The Agnostic Violinist: Part Two of Three Parts
by Joseph Perrello
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THE AGNOSTIC VIOLINIST: PART TWO OF THREE
AUTHORED BY JOSPREL (JOSEPH PERRELLO)
BASED ON ACTUAL EVENTS IN THE LIVES OF JOSPREL'S PARENTS.
The agnostic violinist claimed no one could know a God existed; then God revealed Himself to him.
THE AGNOSTIC VIOLINIST
Part Two of Three
Home alone, the percussionist was excited to see his friend. "Paul! Come in! Come in! I've been expecting you!"
Surrendering his hat and coat, the violinist noticed that Broszi appeared well.
"You've been expecting me?"
"Yes!! Yes!! I've been praying for God to send you, so you could hear what happened to me!"
Paul groaned in disgust. "Oh, no, I'm here because I was worried about you, and you make with the jokes. Get my things; I'm leaving. Be at rehearsal tomorrow - and without the jokes!
Broszi sought to placate Paul's indignation. "Please, Paul, I beg you, don't leave. It's no joke. I have been praying. Stay and let me tell you what happened."
Gradually, Paul's indignation melded with curiosity. He had never heard Broszi beg before. He seemed different, somehow. Accepting the proffered chair, the violinist apprehensively responded, "O.K. Broz, but, this better be good!"
Over coffee, Broszi began, "Paul, I'm born again! I'm going to a church that teaches right from the Bible!"
He told of some of the things he learned. Then he exclaimed, excitedly, "Paul, I never knew these things were in the Bible! I'm saved!"
Unfamiliar with the terms "born again," and "saved," Paul grunted incredulously. What in the world was Broz talking about? He was sure that, like him, the percussionist never even had held a Bible, much less read from one.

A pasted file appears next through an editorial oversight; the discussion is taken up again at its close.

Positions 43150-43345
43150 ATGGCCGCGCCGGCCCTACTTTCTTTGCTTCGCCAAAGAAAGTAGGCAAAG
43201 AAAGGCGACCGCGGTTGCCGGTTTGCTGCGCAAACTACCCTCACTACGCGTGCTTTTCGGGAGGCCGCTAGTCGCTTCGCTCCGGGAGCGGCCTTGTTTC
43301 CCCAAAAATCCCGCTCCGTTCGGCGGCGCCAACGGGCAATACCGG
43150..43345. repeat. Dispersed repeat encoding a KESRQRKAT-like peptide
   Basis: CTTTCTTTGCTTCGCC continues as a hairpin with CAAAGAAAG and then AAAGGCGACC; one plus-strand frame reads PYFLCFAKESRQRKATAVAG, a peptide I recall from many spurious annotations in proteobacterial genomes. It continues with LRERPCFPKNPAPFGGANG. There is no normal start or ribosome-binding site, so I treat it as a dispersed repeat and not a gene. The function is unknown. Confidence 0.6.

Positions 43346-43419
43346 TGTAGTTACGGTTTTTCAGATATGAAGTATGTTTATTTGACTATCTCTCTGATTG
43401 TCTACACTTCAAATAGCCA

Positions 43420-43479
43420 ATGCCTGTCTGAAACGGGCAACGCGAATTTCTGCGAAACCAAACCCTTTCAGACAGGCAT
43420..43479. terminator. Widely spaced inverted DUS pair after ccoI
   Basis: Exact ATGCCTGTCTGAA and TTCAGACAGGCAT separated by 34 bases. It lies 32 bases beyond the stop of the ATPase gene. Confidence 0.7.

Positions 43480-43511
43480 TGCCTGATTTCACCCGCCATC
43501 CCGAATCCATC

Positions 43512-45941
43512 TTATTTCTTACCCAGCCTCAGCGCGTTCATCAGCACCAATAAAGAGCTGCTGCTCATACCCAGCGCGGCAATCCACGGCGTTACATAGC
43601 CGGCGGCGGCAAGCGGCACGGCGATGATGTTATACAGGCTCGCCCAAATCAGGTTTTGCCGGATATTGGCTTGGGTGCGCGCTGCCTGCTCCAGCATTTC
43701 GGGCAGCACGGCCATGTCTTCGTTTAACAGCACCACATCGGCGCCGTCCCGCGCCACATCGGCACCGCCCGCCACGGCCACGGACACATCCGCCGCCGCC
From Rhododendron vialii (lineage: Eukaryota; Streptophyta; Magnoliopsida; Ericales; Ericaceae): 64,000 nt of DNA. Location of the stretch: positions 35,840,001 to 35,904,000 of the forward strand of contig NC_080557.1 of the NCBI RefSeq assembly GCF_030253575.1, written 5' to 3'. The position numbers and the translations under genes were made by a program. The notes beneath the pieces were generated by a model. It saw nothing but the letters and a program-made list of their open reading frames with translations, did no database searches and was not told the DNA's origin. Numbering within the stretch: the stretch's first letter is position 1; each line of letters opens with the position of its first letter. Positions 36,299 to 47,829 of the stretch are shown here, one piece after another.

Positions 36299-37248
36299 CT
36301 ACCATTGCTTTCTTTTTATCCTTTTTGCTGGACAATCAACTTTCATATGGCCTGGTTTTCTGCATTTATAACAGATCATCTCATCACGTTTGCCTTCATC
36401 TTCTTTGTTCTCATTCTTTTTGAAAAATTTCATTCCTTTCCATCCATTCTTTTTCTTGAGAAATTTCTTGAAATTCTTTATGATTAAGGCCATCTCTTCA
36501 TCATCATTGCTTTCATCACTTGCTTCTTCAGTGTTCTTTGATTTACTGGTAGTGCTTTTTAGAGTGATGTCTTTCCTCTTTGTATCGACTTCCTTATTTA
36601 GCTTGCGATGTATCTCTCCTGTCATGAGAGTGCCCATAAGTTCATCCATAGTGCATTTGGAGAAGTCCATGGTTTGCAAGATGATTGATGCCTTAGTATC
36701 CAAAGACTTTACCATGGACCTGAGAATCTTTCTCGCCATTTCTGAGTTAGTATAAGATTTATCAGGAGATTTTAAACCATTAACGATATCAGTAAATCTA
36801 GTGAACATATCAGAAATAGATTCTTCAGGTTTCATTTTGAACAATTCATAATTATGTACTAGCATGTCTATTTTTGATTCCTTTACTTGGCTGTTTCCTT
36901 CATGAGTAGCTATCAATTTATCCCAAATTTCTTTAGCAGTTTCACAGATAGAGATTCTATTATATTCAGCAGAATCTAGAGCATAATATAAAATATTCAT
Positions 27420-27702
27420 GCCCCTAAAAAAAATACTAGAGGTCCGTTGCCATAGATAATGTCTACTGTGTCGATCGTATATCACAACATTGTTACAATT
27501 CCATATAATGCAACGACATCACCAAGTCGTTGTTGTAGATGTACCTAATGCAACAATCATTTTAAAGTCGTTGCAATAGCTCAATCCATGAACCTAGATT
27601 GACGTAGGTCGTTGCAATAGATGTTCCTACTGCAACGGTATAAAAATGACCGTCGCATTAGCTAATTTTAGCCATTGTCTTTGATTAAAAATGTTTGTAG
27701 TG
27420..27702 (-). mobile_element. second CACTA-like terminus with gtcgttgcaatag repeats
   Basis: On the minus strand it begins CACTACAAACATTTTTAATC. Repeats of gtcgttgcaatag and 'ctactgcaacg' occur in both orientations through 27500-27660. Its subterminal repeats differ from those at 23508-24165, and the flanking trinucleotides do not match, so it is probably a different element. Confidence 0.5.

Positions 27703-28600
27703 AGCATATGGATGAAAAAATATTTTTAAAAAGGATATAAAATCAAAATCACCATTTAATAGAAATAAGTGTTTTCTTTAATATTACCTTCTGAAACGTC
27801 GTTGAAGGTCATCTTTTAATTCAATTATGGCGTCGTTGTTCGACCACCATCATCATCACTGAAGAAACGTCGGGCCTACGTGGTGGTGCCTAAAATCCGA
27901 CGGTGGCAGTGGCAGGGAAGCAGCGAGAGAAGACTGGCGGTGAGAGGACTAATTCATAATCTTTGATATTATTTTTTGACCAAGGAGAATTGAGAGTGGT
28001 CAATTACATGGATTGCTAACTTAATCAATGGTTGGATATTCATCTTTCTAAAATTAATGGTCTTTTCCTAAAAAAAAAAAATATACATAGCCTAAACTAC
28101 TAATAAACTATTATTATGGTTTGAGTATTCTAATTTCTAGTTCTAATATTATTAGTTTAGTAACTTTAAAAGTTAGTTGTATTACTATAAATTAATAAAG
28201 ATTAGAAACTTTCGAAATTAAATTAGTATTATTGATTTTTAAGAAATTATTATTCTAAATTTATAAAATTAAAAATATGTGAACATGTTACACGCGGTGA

"Broz, I don't know what in the world you're talking about. Either you're drunk, or this really is another one of your nutty jokes. Believe me, when I say "nutty," I mean like a fruitcake!"
"Wait, Paul. Just hear me out. I know you'd love the music in this church. It has a big orchestra, all the winds and strings, two pianos, a large organ, and accordions."
Then, in a voice bordering on awe, he added, "And percussions, Paul. This church even has percussions in the orchestra. Can you believe it?"
Derision contorted Paul's features. Now he knew for sure Broszi was setting him up for another of his practical jokes. "Come on, Broz, drums in a church; you must think I'm pretty dumb if you expect me to fall for this stupid joke."
Broszi was about to respond, but Paul lifted a hand for silence. "Enough, Broz! So this is another of your sick religious jokes, eh? You know what I told you about this garbage."
"But it's all true, Paul. The meetings are so happy. The people sing and they even clap to the music. And the prayers, Paul - they're beautiful. You should hear those people pray. They talk to God like He's standing right there front of them."
The earnestness on Broszi's face baffled Paul; it shouldn't be there. This was only a joke.
Reaching across the table, Broszi gripped Paul's wrist, his voice reverent, "Paul, I know you won't believe this either. The preacher asks people to get saved. He prayed with me and Grace. We've been saved. You and Andrea should get saved, too. Grace and I have been praying for you both to get saved."